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La Flèche Wallonne, 'the Walloon Arrow' is now held on the Wednesday between the Amstel Gold Race and Liège–Bastogne–Liège. Back in the mists of time it was part of ‘Le Weekend Ardennais’ when the race was run back-to-back with Liege-Bastogne-Liege over the Saturday and Sunday. The 194 kilometre event starts in Charleroi and heads east to Huy, where the race takes to a tough circuit which has to be completed three times, including the steep climb of the Mur de Huy ‘The wall of Huy’, which has several sections steeper than 15%. The race finishes at the top of the Mur after the third ascent. As well as the legendary Mur, there are seven other categorised climbs to contend with - and very little flat road in the finale.
View Dan Fleeman's Power File from this race HERE
I had the pleasure of riding this race in 2009 with Cervelo Test Team, working for this year’s Milan-San Remo winner, Simon Gerrans as our nominated leader.
I only arrived at the last minute; the team had struggled to get a squad together for the race and I got the call. I was down in Portugal, training for the Tour of Romandie – which starts the week after the Fleche – and I flew up from Faro to ride at short notice. But I knew a lot of the course from racing in Wallonia; the Tour of Belgium had gone up Huy twice the previous year when I rode with AN Post, so I was familiar with it. Despite the savageness of the Huy, we rode 39 inner rings, not compact chainsets. I think that the only climb where riders fit compacts is on the Angliru in the Vuelta. I was on 27 at the back, I would have got up on 25; but if you have the 27 then you use it.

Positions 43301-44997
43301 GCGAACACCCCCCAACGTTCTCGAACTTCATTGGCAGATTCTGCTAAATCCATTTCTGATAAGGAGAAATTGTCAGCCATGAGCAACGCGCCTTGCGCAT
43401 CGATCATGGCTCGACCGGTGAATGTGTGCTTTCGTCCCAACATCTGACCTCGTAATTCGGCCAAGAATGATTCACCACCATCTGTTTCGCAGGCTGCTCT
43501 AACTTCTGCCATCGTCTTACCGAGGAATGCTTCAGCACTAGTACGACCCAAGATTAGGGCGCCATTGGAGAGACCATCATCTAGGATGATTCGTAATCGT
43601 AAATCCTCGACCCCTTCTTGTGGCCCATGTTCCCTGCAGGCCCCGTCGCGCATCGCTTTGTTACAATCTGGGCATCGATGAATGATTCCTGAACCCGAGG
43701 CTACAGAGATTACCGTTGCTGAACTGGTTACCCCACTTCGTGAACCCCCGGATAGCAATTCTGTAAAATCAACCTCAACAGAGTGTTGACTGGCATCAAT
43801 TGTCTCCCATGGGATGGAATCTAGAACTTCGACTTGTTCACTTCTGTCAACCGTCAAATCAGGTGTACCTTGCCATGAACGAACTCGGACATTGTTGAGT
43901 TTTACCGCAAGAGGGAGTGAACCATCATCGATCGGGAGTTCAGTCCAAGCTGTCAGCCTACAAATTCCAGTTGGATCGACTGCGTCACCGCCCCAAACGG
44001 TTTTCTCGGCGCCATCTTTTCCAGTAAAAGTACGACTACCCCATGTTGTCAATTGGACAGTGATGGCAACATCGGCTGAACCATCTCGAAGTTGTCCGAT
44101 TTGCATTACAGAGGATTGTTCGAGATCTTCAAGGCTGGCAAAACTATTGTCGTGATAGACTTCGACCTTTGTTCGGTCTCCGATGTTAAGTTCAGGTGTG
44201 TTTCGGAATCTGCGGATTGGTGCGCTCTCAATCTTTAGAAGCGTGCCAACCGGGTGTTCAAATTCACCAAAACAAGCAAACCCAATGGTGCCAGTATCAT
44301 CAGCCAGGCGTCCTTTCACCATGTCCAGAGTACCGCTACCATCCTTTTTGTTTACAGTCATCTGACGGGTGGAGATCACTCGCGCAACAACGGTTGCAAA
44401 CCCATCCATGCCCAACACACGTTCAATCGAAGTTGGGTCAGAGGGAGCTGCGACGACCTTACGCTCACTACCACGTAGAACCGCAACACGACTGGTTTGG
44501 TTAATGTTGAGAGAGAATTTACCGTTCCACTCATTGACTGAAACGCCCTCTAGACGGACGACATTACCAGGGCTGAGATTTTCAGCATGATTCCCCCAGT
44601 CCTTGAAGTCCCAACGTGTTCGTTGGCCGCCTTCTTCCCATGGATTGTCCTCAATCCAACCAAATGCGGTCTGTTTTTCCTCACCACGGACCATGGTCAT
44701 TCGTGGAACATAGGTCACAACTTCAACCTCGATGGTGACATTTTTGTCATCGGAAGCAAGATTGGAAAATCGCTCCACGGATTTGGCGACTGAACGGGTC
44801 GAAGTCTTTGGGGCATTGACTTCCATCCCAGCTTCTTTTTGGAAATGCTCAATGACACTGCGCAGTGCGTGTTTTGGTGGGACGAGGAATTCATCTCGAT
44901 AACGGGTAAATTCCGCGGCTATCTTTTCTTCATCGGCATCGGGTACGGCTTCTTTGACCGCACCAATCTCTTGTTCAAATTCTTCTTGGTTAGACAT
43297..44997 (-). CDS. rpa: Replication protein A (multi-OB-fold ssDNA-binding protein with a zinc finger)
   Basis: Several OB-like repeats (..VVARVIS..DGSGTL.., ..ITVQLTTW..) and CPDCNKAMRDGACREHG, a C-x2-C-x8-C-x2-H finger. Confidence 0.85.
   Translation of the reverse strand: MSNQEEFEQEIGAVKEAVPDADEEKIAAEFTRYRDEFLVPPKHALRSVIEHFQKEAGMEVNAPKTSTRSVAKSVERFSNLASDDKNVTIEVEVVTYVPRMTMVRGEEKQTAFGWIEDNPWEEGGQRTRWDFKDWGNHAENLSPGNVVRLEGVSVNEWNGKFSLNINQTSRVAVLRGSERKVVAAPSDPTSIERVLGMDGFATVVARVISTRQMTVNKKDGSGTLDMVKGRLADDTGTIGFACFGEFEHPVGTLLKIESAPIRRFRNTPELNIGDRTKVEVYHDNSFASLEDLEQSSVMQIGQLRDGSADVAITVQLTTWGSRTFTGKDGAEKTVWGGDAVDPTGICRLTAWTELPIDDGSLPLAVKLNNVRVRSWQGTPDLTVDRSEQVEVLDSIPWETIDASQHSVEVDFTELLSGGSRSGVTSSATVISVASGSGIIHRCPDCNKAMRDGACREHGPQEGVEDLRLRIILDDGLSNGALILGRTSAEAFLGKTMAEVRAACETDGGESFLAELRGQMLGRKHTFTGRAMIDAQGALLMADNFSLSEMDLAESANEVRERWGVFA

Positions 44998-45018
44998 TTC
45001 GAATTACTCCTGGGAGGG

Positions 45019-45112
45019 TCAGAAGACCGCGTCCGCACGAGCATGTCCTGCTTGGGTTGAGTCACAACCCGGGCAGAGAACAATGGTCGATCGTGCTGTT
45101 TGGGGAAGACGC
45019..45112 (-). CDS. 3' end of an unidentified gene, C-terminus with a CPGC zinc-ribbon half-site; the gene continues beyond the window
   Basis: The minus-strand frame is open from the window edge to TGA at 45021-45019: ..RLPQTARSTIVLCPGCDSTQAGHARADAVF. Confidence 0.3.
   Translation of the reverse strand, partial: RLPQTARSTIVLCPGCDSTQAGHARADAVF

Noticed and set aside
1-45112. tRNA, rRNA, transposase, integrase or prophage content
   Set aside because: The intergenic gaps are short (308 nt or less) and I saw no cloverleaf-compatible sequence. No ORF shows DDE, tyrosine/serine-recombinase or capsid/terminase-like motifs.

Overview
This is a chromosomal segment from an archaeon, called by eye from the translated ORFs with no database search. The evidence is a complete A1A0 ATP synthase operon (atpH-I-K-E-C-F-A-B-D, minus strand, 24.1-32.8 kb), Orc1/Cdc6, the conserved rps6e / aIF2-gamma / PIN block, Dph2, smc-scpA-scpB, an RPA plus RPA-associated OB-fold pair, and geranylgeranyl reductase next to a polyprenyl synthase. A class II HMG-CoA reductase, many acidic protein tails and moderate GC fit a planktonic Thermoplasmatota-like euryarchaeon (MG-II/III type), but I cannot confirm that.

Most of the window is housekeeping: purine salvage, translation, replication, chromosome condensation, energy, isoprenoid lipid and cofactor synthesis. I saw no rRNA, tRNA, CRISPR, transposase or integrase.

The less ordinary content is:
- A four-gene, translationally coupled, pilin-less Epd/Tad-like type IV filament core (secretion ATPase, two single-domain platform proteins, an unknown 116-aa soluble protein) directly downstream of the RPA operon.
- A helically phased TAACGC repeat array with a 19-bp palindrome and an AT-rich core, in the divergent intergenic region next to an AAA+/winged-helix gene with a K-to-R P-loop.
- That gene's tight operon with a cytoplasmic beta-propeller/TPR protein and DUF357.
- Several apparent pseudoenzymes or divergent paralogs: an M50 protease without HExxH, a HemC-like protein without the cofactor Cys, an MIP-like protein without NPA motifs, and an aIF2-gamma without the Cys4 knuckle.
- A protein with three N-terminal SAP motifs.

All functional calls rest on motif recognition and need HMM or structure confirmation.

I remember it being relatively hard in the first 20 minutes but then the break went - Christophe Moreau (France) got away with Fumiyuki Beppu (Japan) and the pace slowed right down to a pedestrian 130 watts average for the next hour. After this you could feel the pace picking up as the big teams took control to prevent the two leaders gap going out to more than 15 minutes - and ultimately to bring them back before the finish The first 15km go up and down a bit, but after that there’s maybe 50km which are relatively flat.
From around 60km to 130km there are certainly climbs - but from 130km to the finish it’s just one climb after another – nonstop, climb after climb, after climb.
The Moreau break was good for us, it took the pressure off; we had three riders – including me – who were to cover early breaks, but only if there were five or six riders in them.
The last hour was really hard, though; the peloton figured out that Moreau still had the 10 seconds per kilometre that you need to hold off the bunch, so the hammer went down, prior to that we had just been riding tempo – not exactly easy but not too hard.
I actually expected it to be harder from the start; it really only ‘turned on’ in the last 60 to 90 minutes. It was really good weather that day, I can see that if it was cold and wet it would be a grim race to ride. Positioning is just so important on the climbs; if you’re in the first 20 or thirty on them then you can’t really slide back, the roads are so narrow.
But if you’re back in 50th spot then you’re playing ‘catch up’ all the time. Focus too is very important - we came over the last climb inside the last 10 K and I thought; ‘great, that’s it, I’m with the leaders, I can think about saving my legs for the finish, now.’ Just for a minute I wasn’t paying attention and it split going across this plain over the top of the climb. Me, Thomas Dekker (Holland – now with Garmin, but then with Silence, ed.) and my team mate Xavier Florencio chased really hard to get back, we got within five metres of the commissar’s car but just couldn’t get on.
You have to be concentrating, paying attention and focused in the finale.
It ended a good race for us; Simon Gerrans was 8th behind the winner, Italy's Davide Rebellin, and we lead the Pro Tour standings – even though we we’re a Pro Continental Team not Pro Tour.
That was great for us because it meant we got first car in the convoy for the upcoming races!